The years passed. I studied and taught in Ireland , Israel and Fiji . At the end of 1973 I decided to leave the priesthood and came to Australia , settling eventually in Sydney , where I worked for an overseas aid organization. In that capacity, I travelled in the Indian subcontinent and south-east Asia . Back in Australia , I spent time with visitors from Ethiopia , Kenya , the Philippines – some of the most impressive people I’d ever met. I began to learn about the forces generating poverty; about the way the excesses of capitalism, so beneficial for many in Australia , were devastating for people in Africa , Asia and the Pacific. Part of my job was to write and to speak about all this.

One year, preparing material for teachers to use in schools, we decided to produce songs to get some of the ideas across. I wrote a song called The Debt Rap. It went down well, and we did more in the following years. I’d hardly touched the guitar for ten years, but now I was picking it up with renewed purpose and composing, not just for work, but also for fun. I wrote songs about international debt, poverty, the environment, indigenous Australians, refugees. As often as possible I used humour. Somewhere I read that the Chinese word for satire was “laughter with knives”.

Looking back, I suppose I was trying to pull together the big influences on me – the idealism of Pete Seeger and Woody Guthrie, the energy of the Clancys and later Christy Moore, the style of Tom Lehrer – as well as the things I’d learned from Third World community leaders.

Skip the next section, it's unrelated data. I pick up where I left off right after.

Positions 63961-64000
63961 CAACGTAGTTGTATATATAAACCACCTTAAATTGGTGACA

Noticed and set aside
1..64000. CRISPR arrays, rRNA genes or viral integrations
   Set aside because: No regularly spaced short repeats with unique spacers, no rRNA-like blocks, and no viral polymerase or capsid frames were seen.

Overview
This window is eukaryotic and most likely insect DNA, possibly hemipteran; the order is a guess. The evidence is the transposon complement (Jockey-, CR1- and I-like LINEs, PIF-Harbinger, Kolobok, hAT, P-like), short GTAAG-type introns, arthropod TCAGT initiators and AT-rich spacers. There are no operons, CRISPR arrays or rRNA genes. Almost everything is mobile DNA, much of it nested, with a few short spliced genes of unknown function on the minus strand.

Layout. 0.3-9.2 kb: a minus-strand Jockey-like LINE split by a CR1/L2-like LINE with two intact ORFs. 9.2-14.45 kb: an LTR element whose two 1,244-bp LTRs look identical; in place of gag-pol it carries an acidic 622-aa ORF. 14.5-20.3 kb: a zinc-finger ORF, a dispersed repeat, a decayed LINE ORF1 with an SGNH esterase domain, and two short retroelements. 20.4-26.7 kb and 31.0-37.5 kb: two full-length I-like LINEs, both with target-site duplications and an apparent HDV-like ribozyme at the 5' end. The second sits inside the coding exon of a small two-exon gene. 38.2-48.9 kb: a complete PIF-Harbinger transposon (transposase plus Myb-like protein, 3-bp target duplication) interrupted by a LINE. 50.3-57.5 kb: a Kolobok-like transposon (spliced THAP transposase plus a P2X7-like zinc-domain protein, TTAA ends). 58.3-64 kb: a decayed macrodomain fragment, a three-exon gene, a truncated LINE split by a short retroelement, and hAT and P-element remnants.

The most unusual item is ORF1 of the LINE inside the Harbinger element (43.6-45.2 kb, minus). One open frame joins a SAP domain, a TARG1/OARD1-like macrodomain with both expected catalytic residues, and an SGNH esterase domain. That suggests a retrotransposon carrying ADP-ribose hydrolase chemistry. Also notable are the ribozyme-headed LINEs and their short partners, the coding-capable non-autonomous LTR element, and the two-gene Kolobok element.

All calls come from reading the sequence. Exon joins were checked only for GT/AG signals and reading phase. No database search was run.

I sang these new songs for friends and colleagues but only rarely in public. By this time I’d learned a bit more than 3 chords in D, though not all that much. In fact I still feel limited by my lack of musical training and guitar technique. But I was urged to record some and in 1995 produced an album called The Cockroach and the Vatican. It proved popular in networks of human rights organizations, aid agencies, progressive church bodies and individuals.

In 1999, with a small family, I moved to Brisbane . My wife was a full-time medical student and I spent a lot of time with my three-year-old son and then my one-year-old daughter. I needed the occasional break, so I started going to the Kookaburra Club, where I was warmly welcomed by the late Stan Arthur, the Wayfarers and other regulars. Their encouragement was a big factor in helping me to spread my wings over the last few years in Brisbane .

Another album of songs appeared in 2000, entitled The Call of the Cappuccino.The MadAss Folk Club moved to my local pub and I started to drop in there. I put together a program of children’s songs on the environment, called it The Shark, the Ark and the Wise Little Platypus, and started performing it in primary schools. I sang at many peace rallies and demonstrations, including one in the Domain before 50,000 people (eat your heart out, Mick Jagger!), I performed at the Wintermoon Festival in Mackay in 2003 and the Village Festival in Yeppoon last month.

I have this dream of earning a living from doing this stuff which I enjoy so much. In fact, now that I’m a single parent, it’s a necessity as well as a dream. I’m not there yet, but I think the key for me is to be able to diversify - working in schools, entertaining at special events in the community sector, for government bodies, academia or corporate groups, writing songs on commission as well as performing in the folk scene. Getting the gigs is hard work, but the rewards are fantastic. As the great Christy Moore said, “This is heaven! This is hell! Who cares? Who can tell?”

Dermot Dorgan